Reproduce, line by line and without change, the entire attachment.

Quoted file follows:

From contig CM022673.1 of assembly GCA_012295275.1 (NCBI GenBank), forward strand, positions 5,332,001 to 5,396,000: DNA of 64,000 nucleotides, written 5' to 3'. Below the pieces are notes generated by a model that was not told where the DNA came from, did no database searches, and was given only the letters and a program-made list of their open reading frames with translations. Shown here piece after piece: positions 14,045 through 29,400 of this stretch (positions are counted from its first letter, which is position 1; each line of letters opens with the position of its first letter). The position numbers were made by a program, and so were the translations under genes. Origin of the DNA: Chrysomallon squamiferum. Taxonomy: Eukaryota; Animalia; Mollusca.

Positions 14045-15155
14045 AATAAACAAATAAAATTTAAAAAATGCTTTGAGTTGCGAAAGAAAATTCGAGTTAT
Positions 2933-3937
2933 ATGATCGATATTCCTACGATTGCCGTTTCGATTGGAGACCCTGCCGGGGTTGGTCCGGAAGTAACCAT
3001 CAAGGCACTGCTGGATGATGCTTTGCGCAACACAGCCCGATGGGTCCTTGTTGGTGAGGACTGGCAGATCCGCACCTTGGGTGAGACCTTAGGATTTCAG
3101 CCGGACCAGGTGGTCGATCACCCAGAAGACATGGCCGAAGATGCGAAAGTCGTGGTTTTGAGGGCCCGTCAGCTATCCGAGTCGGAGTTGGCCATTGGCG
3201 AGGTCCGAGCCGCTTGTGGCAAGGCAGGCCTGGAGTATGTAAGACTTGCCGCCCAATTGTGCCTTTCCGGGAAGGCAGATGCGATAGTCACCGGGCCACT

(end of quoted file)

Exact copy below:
From contig CM022673.1 of assembly GCA_012295275.1 (NCBI GenBank), forward strand, positions 5,332,001 to 5,396,000: DNA of 64,000 nucleotides, written 5' to 3'. Below the pieces are notes generated by a model that was not told where the DNA came from, did no database searches, and was given only the letters and a program-made list of their open reading frames with translations. Shown here piece after piece: positions 14,045 through 29,400 of this stretch (positions are counted from its first letter, which is position 1; each line of letters opens with the position of its first letter). The position numbers were made by a program, and so were the translations under genes. Origin of the DNA: Chrysomallon squamiferum. Taxonomy: Eukaryota; Animalia; Mollusca.

Positions 14045-15155
14045 AATAAACAAATAAAATTTAAAAAATGCTTTGAGTTGCGAAAGAAAATTCGAGTTAT
Positions 2933-3937
2933 ATGATCGATATTCCTACGATTGCCGTTTCGATTGGAGACCCTGCCGGGGTTGGTCCGGAAGTAACCAT
3001 CAAGGCACTGCTGGATGATGCTTTGCGCAACACAGCCCGATGGGTCCTTGTTGGTGAGGACTGGCAGATCCGCACCTTGGGTGAGACCTTAGGATTTCAG
3101 CCGGACCAGGTGGTCGATCACCCAGAAGACATGGCCGAAGATGCGAAAGTCGTGGTTTTGAGGGCCCGTCAGCTATCCGAGTCGGAGTTGGCCATTGGCG
3201 AGGTCCGAGCCGCTTGTGGCAAGGCAGGCCTGGAGTATGTAAGACTTGCCGCCCAATTGTGCCTTTCCGGGAAGGCAGATGCGATAGTCACCGGGCCACT